Airline told transsexual 'to remove dress and wig if he wanted to fly'

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The Independent Online

A British transsexual is suing an American airline, claiming he was refused permission to fly while wearing women's clothes.

Richard Ward, who is having sex-change treatment, alleges he was escorted off a United Airlines aircraft in Nebraska and told he would not be allowed back on until he dressed as a man.

Mr Ward, 35, who for the past six years has lived in London under the name Susan West, has now lodged a £34,000 legal action in a Chicago court for breach of contract and personal injury.

The alleged incident happened on Mr Ward's return journey to Heathrow when he boarded a connecting flight from Omaha to Chicago. "It was only when the airline people began to call me 'Mr Ward' that anyone on the aircraft realised I was not a woman," he said yesterday. Initially, he said, he had been able to take his seat and even fastened his seat belt.

"Then a stewardess looked at my passport and informed me that I would not be able to fly until I looked more like my photograph," he said.

Mr Ward's US lawyer, Beth Plotner, acknowledged that her client was "a biological male", but at the time of the alleged incident was wearing make-up, a wig and a dress.

The lawyer alleged that United staff told Mr Ward to put on a pair of trousers, "take off the long hair, probably wipe off the make-up ... to basically change back so that they were satisfied for their own reasons. She was totally humiliated," Ms Plotner added.

The airline, which uses the slogan "Intolerance just doesn't fly", even ignored a doctor's letter produced by Mr Ward that made clear he was undergoing a sex change, his legal action claims.

Mr Ward had previously flown many times in women's clothes on United and other carriers without incident, Ms Plotner said. He had made the outward journey as a man.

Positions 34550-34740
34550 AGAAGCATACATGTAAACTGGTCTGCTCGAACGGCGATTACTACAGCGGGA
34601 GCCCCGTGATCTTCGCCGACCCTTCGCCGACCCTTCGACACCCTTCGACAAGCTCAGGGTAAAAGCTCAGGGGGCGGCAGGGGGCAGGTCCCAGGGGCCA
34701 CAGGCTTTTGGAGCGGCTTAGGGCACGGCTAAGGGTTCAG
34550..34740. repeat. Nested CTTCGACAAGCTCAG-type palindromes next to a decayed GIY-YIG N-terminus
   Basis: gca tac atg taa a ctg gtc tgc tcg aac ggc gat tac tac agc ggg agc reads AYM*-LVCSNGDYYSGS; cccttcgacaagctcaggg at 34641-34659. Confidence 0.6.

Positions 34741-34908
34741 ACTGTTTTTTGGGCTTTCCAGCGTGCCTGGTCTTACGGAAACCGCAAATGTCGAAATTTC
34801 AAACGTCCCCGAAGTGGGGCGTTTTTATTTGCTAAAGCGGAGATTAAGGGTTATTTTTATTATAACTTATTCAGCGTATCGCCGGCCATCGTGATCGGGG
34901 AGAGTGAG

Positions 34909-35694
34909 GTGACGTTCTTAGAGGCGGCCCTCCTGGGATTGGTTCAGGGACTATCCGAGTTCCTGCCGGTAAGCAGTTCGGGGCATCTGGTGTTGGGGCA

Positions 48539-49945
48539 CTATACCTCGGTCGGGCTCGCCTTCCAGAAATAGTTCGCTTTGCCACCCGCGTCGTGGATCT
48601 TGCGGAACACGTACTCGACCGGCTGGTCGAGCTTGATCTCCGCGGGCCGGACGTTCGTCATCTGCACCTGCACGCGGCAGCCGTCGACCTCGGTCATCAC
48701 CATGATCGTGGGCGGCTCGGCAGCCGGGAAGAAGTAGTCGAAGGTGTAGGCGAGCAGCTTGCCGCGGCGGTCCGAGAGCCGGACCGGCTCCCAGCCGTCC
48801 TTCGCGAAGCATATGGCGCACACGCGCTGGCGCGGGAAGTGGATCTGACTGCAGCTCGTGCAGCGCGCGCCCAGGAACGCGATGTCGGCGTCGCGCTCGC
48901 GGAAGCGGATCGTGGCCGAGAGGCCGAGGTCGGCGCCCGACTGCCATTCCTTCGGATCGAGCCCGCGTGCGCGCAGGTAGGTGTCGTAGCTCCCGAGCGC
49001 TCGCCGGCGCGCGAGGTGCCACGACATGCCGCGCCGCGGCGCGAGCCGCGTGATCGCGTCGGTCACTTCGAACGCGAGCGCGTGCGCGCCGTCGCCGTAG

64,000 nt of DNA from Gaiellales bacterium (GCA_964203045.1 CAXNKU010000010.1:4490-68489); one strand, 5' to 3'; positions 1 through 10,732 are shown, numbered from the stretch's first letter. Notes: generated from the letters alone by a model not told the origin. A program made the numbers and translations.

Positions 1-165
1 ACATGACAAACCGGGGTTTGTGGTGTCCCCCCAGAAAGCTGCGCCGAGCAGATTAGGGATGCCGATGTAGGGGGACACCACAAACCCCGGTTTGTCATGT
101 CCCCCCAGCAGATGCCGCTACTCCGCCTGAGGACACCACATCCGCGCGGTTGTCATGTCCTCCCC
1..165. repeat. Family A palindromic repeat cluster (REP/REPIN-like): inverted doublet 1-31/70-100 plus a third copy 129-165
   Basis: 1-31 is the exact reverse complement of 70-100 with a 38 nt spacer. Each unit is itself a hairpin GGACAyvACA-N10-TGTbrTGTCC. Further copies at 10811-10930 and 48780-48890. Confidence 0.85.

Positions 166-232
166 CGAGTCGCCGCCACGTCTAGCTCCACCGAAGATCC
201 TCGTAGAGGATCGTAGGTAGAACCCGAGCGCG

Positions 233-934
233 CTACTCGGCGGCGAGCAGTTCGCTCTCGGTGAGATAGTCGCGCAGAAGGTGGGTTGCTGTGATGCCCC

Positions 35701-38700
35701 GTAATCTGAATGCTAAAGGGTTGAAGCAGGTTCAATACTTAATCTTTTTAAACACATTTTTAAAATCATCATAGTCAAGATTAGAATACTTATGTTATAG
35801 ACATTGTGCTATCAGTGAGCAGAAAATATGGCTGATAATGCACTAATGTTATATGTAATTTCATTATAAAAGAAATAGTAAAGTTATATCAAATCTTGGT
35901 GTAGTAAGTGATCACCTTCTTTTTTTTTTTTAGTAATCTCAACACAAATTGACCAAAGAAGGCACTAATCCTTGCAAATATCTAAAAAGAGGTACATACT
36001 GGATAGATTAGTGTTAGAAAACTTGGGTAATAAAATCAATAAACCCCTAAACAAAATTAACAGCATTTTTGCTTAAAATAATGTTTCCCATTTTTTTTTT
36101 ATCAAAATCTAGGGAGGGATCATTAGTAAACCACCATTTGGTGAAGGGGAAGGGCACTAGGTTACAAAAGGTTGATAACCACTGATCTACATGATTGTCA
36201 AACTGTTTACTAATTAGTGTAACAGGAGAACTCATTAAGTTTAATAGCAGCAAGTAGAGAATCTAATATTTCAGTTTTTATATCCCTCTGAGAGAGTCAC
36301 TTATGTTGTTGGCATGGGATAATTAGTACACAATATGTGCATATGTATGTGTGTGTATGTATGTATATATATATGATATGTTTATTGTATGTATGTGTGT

A spokesman for United Airlines, the world's second biggest carrier, said he was unable to comment on allegations the company might have to defend in court.

Ms Plotner said United had offered Mr Ward $700 (£500) in vouchers to make up for the missed flight. But she added: "My client never wants to fly United Airlines again. What good is a voucher?"

Mr Ward, who was returning from a three-week holiday to America, said he had made several other flights with the airline dressed in his female clothes without any objection being raised.

But he claims that when he arrived at Omaha, airline staff told him he would not be allowed into Britain dressed as a woman.

However, when he checked with Customs at Heathrow he was informed that United was being "hysterical".

United Airlines offers nearly 2,400 flights a day to 130 destinations in 27 countries. The company is a founding member of the Star Alliance, an association of airlines that offers flights to 894 destinations in 129 countries.

Last year it launched an advertising campaign aimed at gay and lesbian passengers, and has used the slogan "fly the friendly skies".

Last night, Claire McNab, of the organisation Press for Change, which campaigns for transsexuals' rights, said: "There's a mechanism whereby passports can be changed for transsexual people but the change is not always available as early as people may actually require it.

"However, whether or not a passport has been changed there is no legitimate reason for an airline to impose gender- specific dress codes on its passengers.

"If United Airlines does have a gender dress code for passengers, I would hope they would publish it promptly, so women wearing trousers, men wearing kilts and others can be forewarned," Ms McNab said.